Overdose Prevention Campaign Victories

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On May 3, 2013, Governor Christie signed the Overdose Prevention Act into law.  The bill was the result of a compromise that combined two different pieces of overdose prevention legislation, one that provided legal protections to those who experience or witness a drug overdose and summon medical assistance, and one that expanded access to the life-saving medication naloxone.

Last October, the Governor vetoed the Good Samaritan Emergency Response Act (A578/S851), which grants legal immunity to those who witness a drug overdose and summon medical assistance.  Several months later, a bill to expand access to the opioid overdose antidote naloxone (S2082/A3095) was passed by the Legislature and sent to the Governor’s desk.

Under an agreement reached between the Legislature and the Governor, Christie conditionally vetoed the naloxone bill and added additional language providing legal protection for victims and witnesses who call for emergency medical assistance in overdose situations.  Although the protections offered in the compromise bill are not as broad as they were in the original Good Samaritan Act, the most critical immunities shielding callers and victims from arrest and prosecution for drug possession charges survived.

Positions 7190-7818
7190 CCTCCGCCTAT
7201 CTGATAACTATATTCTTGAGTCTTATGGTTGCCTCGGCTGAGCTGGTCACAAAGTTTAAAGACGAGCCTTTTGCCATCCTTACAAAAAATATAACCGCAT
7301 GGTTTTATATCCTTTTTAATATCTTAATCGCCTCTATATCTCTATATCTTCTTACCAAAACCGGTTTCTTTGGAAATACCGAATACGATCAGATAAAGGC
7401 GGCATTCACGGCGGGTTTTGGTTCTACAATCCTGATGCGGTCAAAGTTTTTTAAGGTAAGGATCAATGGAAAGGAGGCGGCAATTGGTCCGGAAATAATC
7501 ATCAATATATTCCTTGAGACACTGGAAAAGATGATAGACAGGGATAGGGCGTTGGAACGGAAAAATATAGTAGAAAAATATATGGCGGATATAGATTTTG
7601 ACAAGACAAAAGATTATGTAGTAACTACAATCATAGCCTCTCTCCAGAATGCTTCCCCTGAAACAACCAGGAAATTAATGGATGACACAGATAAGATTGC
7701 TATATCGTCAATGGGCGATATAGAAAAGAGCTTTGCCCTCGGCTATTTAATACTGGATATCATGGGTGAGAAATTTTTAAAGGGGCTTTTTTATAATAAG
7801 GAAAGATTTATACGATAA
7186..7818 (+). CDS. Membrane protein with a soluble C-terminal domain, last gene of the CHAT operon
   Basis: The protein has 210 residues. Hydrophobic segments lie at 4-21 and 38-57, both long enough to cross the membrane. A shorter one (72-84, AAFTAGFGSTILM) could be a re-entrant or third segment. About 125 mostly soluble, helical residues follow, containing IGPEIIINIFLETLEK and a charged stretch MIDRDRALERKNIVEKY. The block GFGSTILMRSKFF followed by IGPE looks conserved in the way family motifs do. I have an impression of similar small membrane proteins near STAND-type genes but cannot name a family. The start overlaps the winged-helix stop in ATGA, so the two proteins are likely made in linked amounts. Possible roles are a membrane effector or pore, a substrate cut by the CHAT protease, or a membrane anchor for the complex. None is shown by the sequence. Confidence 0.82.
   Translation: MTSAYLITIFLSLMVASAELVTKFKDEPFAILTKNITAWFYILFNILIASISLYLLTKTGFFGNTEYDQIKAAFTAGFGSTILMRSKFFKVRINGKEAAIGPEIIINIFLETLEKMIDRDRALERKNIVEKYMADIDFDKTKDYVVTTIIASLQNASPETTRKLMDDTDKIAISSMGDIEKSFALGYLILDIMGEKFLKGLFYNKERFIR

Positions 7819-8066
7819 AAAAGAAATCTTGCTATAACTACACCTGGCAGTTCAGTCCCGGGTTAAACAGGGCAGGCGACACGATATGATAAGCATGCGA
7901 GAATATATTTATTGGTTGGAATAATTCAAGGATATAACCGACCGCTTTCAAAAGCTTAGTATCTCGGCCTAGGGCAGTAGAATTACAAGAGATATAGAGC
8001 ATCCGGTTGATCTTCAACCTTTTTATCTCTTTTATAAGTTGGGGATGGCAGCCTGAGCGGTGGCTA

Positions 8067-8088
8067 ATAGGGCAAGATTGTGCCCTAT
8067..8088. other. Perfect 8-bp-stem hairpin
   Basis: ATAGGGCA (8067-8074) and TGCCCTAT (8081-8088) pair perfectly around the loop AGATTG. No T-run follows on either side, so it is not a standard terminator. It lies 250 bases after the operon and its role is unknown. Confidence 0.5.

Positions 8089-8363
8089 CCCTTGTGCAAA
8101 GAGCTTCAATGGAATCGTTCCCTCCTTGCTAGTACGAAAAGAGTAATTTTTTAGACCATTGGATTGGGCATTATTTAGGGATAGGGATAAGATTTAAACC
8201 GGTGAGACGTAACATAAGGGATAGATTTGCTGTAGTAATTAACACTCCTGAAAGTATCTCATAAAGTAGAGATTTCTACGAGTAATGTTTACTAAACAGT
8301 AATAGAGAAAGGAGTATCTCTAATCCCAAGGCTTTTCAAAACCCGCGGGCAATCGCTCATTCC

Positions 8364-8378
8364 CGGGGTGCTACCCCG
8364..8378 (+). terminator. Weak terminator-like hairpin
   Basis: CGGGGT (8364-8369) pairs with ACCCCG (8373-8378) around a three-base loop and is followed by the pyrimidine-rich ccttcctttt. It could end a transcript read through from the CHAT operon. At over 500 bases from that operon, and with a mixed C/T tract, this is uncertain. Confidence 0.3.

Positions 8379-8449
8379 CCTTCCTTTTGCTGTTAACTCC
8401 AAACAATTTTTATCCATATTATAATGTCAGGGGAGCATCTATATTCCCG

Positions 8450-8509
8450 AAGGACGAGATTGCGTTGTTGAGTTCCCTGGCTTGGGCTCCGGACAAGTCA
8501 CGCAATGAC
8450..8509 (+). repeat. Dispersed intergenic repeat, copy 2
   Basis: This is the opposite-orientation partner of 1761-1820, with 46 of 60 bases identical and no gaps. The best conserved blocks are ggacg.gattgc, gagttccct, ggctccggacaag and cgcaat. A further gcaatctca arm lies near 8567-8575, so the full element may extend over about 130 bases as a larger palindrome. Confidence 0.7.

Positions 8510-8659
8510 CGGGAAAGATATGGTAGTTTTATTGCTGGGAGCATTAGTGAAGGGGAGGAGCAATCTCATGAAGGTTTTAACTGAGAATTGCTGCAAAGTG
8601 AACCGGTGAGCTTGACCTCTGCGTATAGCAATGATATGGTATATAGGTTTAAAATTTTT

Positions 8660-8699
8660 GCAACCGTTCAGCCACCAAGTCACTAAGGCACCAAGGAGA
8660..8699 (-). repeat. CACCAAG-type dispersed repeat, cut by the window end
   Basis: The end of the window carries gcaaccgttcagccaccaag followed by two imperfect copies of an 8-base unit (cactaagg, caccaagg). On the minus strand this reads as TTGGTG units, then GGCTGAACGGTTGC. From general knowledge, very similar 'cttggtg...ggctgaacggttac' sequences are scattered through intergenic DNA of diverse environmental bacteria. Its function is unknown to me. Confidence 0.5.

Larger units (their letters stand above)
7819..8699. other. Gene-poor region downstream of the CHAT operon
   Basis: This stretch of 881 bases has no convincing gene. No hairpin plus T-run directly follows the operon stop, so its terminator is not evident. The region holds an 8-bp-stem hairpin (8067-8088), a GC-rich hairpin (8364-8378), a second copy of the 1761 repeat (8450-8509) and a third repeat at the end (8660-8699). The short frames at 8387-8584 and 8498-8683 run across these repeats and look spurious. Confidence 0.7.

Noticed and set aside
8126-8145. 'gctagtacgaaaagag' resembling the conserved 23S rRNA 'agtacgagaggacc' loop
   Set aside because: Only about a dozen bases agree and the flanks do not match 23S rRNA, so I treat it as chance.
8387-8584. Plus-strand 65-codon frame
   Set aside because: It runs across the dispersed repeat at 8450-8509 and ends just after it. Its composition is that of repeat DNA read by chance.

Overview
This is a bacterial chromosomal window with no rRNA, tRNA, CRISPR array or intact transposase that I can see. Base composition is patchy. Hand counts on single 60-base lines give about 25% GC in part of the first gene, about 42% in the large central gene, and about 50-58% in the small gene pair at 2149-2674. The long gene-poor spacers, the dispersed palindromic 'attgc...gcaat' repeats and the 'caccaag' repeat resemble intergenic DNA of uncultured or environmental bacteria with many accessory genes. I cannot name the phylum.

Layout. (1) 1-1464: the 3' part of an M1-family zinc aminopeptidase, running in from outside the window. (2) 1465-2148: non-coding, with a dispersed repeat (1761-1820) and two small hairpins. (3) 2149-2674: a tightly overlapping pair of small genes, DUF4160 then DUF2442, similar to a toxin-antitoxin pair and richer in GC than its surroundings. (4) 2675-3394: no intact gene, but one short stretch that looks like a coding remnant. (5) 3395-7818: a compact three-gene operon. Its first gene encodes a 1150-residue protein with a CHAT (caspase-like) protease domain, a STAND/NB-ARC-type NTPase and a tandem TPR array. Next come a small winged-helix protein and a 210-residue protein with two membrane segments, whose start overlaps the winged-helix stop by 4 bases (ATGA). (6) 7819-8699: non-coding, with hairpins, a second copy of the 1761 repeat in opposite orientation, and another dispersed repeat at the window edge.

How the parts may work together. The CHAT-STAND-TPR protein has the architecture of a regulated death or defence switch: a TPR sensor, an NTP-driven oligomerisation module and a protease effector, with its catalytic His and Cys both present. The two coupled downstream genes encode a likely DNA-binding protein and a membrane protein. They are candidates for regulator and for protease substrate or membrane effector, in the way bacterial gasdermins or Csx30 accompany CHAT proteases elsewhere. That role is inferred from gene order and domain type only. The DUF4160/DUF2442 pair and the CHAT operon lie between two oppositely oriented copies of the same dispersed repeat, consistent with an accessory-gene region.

This success was the result of tireless advocacy by residents throughout the state of New Jersey who continued championing the importance of the Good Samaritan bill even after the Governor’s veto.  In particular, people from around the state mounted an aggressive letter-writing campaign worked to pass 20 municipal resolutions encouraging the Legislature to override the Governor’s veto, all within in a very short period of time.

The implementation of these new policies opens up the opportunity to save countless lives going forward and we are grateful to all those who worked so hard to make this law a reality.

DPA was present at the public signing of the Overdose Prevention Act.  To view pictures from the event, click here.

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